Mary: I'd like to make films. Thought films that would transmit images straight from my mind to the screen without having to waste time writing scripts and raising huge amounts of money. Every day is a struggle when you'd rather fly than walk.
In the meantime I'm taking photographs and dreaming.
Elias: Are you a sprout person or a cabbage person?
Mary: Give me sprouts, give me cabbage, love them both. Chomp, chomp, crunch. I'm a happy vegetarian.
P.S. I am not a caterpillar.
Elias: You seem to be quite obsessed with magic, dragons and other such things. Are you a dangerous person and, if so, should we burn you at the stake?
Mary: Magic is the air I breathe. When young I studied the magical skills required by the dictator type of wizard. Luckily I changed direction or I'd be like the Thief in ZiyZo. Although I don't blame him as he suffered traumatic events in his childhood (yet to be revealed). I'm hoping he'll undergo a transformation by the end of the series. At the moment he's very very dangerous.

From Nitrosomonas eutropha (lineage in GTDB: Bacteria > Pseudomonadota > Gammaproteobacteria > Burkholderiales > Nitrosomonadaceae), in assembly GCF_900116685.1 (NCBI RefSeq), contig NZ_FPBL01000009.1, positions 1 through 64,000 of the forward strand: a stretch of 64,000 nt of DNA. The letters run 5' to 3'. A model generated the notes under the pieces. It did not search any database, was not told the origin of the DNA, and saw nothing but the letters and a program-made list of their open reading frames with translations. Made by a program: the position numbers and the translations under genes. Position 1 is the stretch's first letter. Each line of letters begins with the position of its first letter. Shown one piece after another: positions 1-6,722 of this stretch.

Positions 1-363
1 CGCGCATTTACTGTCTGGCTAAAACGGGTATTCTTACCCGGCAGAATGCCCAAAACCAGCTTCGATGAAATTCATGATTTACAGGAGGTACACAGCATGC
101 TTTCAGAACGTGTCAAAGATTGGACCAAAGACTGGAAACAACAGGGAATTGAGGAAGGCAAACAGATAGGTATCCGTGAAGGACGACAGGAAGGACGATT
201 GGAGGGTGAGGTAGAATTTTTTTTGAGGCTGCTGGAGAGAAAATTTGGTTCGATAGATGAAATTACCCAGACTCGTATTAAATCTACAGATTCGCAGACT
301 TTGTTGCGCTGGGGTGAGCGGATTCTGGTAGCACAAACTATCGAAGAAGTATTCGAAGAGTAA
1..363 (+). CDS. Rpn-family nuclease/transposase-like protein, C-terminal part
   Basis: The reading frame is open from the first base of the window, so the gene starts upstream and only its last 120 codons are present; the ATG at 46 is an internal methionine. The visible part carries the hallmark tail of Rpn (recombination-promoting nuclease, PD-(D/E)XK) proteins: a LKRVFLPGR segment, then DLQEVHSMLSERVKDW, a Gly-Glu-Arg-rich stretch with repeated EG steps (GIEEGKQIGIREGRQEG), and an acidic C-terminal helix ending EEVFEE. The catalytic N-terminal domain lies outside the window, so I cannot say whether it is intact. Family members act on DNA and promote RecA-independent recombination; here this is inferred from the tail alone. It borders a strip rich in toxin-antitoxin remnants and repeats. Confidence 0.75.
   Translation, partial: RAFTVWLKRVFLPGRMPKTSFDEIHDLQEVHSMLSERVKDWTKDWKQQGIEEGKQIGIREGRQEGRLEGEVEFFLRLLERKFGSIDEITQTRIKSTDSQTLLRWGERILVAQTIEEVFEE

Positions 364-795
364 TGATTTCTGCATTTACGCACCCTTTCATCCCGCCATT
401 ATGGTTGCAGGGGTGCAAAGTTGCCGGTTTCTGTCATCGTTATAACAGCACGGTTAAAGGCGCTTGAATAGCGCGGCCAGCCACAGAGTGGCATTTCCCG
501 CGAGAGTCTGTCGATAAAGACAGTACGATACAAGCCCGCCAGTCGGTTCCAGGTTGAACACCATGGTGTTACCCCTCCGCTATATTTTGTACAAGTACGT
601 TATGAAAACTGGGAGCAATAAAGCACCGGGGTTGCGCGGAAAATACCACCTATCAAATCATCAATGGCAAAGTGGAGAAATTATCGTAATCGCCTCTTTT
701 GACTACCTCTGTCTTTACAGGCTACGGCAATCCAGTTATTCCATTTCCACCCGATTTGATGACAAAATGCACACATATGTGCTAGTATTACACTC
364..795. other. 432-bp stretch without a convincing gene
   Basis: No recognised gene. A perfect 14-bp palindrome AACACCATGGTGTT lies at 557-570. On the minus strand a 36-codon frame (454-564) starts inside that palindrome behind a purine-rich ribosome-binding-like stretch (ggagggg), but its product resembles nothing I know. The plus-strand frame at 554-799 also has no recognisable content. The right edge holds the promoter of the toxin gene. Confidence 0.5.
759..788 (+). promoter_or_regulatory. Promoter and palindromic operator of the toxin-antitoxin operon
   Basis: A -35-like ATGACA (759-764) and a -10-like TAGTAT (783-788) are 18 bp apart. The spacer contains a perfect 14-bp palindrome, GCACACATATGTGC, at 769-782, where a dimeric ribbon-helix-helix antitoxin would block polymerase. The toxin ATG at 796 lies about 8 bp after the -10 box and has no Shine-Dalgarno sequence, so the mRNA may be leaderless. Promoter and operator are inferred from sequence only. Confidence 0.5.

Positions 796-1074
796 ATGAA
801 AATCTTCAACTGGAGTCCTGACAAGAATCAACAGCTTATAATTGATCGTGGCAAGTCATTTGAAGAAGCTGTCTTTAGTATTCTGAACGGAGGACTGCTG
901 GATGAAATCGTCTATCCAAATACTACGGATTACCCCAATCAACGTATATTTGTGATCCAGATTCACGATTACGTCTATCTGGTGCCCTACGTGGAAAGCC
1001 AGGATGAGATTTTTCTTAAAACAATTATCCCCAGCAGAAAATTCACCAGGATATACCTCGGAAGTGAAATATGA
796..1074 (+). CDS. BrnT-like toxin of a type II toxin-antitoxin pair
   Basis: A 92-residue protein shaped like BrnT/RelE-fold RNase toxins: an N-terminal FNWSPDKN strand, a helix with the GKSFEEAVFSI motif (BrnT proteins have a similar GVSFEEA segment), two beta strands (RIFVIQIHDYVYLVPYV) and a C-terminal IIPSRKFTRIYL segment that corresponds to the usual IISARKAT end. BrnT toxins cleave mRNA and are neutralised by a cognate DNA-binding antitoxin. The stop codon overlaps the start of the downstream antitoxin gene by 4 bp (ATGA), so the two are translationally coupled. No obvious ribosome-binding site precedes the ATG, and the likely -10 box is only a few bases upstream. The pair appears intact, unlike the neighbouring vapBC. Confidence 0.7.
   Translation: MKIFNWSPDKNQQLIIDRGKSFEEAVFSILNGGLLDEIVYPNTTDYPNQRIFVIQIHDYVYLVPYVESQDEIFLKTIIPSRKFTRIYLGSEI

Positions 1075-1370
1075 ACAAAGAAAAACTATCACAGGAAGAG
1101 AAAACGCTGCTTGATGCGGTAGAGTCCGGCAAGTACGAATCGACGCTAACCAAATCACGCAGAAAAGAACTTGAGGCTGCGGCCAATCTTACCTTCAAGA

I, on the other hand, am a harmless grandmother, so keep the stake for vampire hunting.
Elias: What's the name of your favourite author who's first name begins with an E and surname starts with the letter Z?
Mary: That's an easy one. Esyllt Zaira. Her writing is only available in parchment form so not mainstream at the moment. I cannot reveal the subject of her work.
Elias: Butter or jam on your toast?
Mary: Neither. Olive oil. And tomatoes. Plus I never say no to cabbage. Chomp, chomp, crunch etc.
Elias: Your middle name, Josefina, suggests some Spanish heritage. Are you a spy working for the Spanish government?